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D/S Solaas
Updated July 9-2012

To Solaas on the "Ships starting with S" page.

Crew List

Source: Bjørn Milde's postcard collection.

Received from Per Skaugstad, Norway.

Manager: J. Wilson & Søn, Arendal
1368 gt.

Built in Fredrikshavn, Denmark in 1917.
According to this external page, she was delivered as Solaas in June-1917 to Agdesidens Rederi A/S (Wilson & Mørland), Arendal. From 1919, Agdesidens Rederi A/S (Arnt J. Mørland), Arendal, then from May-1930, owned by John Wilsons Rederi A/S (J. Wilson), Arendal. Managed from 1934 by J. Wilson & Søn, Arendal (same owners).

Captain: Trygve Terkelsen. (I've seen a statement that he had been on board since 1917 when he joined as ordinary seaman, but a document from the maritime hearings following her sinking says he was 32 years old at the time of loss).

Related item on this website:
A thread on my Ship Forum

 Final Fate (Norway still neutral): 

Solaas embarked on a voyage from the Swedish port of Stubbsund in Norrbotn for Antwerp on Sept. 19-1939 with 1745 tons of dry wood pulp. She had at first loaded 336 standards of cut timber for London, but because of the new war situation this cargo had been unloaded and replaced by the wood pulp. They travelled along the Swedish coast, then along the Norwegian coast, all the while within the territorial waters, and on Sept. 24 they stopped at Arendal in order to pick up extra rescue equipment. At the same time some of her crew members were replaced with new men.

She continued her voyage westward along the coast at 19:00 on the 27th, and after the pilot had left near Store Torungen at 21:15, nothing unusual happened until just after 23:00 when she (about 5 n. miles off Homborsund, a few miles outside the territorial line) was stopped by a German cruiser, in company with another similar vessel, coming up on each side of her, with the one on the starboard side shining a strong light on her while signalling for her to stop. The engine was stopped and she was boarded by about 10 men who stayed for about an hour, checking her papers and examining the ship, but none of them were ever in the engine room according to later testimonies. Satisfied that everything was in order, the Germans allowed her to proceed around midnight; the officer who appeared to be the "leader" had made a notation in her book that she had been stopped, checked and released. They had paid particular attention to the fact that Solaas had originally had a cargo for London on board (as it was, she was a neutral ship on her way to a neutral port).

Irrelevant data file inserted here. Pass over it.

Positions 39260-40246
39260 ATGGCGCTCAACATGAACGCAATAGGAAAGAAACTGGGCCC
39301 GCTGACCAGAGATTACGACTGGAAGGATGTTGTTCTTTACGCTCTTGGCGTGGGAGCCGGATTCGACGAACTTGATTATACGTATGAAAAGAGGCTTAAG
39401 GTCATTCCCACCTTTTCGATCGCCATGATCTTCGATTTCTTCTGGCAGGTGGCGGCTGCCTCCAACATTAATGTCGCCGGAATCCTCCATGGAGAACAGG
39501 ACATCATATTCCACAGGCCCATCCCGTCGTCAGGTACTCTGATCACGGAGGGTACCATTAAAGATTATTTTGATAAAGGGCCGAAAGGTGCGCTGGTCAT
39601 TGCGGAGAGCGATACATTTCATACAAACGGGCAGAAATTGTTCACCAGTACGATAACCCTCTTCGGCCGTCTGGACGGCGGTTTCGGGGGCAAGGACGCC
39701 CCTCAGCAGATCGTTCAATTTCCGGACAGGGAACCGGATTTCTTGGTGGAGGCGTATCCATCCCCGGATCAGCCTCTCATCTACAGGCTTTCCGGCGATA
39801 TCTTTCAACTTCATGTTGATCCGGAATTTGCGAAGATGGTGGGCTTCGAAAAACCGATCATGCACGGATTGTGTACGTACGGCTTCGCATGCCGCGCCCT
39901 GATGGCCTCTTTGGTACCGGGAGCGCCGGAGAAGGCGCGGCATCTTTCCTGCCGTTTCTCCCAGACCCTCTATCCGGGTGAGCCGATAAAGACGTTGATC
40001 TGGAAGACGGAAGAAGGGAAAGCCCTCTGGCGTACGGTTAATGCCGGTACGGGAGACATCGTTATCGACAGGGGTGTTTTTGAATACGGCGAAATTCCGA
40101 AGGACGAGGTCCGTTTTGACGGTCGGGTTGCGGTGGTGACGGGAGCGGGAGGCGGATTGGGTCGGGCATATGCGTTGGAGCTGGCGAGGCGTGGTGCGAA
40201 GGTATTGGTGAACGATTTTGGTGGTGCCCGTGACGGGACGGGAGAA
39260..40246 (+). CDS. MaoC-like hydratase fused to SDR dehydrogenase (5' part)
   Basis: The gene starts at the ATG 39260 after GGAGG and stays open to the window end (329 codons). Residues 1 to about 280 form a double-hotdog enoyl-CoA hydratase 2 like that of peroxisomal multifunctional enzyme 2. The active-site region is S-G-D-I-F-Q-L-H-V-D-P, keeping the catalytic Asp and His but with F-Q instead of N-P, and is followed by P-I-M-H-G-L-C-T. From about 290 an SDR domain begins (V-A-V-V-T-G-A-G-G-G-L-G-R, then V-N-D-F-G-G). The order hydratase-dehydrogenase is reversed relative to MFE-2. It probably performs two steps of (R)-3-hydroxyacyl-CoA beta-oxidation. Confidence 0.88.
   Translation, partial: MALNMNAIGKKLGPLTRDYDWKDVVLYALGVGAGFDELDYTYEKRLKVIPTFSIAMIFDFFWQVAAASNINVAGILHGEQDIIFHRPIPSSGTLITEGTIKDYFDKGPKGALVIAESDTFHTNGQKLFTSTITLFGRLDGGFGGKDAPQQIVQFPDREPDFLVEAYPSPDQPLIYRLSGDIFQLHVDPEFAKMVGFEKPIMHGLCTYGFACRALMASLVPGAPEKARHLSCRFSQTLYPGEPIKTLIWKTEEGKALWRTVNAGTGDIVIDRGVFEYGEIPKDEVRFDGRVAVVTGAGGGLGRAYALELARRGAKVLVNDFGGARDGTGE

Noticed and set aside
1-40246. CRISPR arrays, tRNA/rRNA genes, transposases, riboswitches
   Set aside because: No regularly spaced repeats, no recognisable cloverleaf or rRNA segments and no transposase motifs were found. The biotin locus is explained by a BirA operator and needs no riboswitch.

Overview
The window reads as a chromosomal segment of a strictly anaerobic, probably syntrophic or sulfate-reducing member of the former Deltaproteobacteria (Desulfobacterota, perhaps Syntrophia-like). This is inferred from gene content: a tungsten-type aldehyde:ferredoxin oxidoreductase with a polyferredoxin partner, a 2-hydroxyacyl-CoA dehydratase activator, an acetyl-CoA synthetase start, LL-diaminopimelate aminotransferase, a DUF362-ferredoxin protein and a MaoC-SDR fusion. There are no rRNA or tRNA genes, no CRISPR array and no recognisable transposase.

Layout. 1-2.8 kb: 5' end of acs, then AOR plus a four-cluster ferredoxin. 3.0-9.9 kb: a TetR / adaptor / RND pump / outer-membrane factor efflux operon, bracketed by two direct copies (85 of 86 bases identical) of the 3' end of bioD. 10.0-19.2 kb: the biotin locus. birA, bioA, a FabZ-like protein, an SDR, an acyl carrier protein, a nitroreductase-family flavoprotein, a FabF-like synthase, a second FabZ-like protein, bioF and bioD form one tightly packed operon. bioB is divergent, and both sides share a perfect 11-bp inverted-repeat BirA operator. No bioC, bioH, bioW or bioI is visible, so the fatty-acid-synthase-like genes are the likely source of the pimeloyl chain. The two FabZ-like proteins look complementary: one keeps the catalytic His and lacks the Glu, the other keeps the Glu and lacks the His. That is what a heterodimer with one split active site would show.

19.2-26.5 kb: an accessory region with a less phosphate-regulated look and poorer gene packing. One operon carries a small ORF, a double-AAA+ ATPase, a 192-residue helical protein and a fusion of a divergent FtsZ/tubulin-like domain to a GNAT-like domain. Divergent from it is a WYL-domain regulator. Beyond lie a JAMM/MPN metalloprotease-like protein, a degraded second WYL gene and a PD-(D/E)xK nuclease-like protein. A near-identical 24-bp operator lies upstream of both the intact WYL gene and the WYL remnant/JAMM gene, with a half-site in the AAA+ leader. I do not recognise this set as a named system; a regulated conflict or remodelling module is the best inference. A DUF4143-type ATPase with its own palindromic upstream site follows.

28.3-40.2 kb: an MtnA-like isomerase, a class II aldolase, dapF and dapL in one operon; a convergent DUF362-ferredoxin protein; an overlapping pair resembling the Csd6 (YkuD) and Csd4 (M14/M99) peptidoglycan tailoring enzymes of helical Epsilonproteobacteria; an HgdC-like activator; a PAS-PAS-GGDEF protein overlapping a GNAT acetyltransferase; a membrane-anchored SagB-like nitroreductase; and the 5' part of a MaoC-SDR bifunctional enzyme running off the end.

At 11 the following morning when they were about 25 n. miles southwest of Lister Light (estimated to have been 57 48N 06 35E) a German U-boat came up to them from the southeast, on the port side, calling over (in German) for them to stop, which was done, and all the crew members were called out. Captain Terkelsen noted that it was a large boat, with no markings except for the German flag, and with a gun foreward of the conning tower. Through a megaphone the commander asked the captain a few questions about cargo, destination etc., then the U-boat (this was U-36/Fröhlich) went over to the starboard side and asked the same questions, before it a few minutes later headed in the direction of the Norwegian coast, having given various signals which were understood to mean that Solaas could continue.

Solaas waited until the boat had left, then "full speed ahead" was ordered. 5 minutes later, about 11:35 the 2nd engineer announced that water was seeping through to the coals in the fireroom, but it was impossible to locate the source of the leak. The donkeyman said his "shovel" got wet when he was getting coal from the starboard bunkers. A whistling sound had been heard just before "full speed" was given, followed by a bump, then a hissing noise from the starboard coal bunkers. Everyone on board was asked if they had heard anything while the U-boat was present. The following men had heard a strange sound and the bump: The 1st engineer, the 2nd engineer, the donkeyman (who described the noise as a rumbling, as if the coal was shifting, only louder), Stoker Berntsen, the able seaman, Ordinary Seamen Osuldsen and Pettersen and the deckboy. The water in the engine room rose very quickly, and because the pumps proved unable to keep it at bay Captain Terkelsen decided to turn around and try to reach a bay east of Lindesnes, but when they altered course the wind and seas came straight in on her port side causing her to list heavily, so they set a course up against the wind again. By that afternoon the water had risen so high that the entire engine was under water.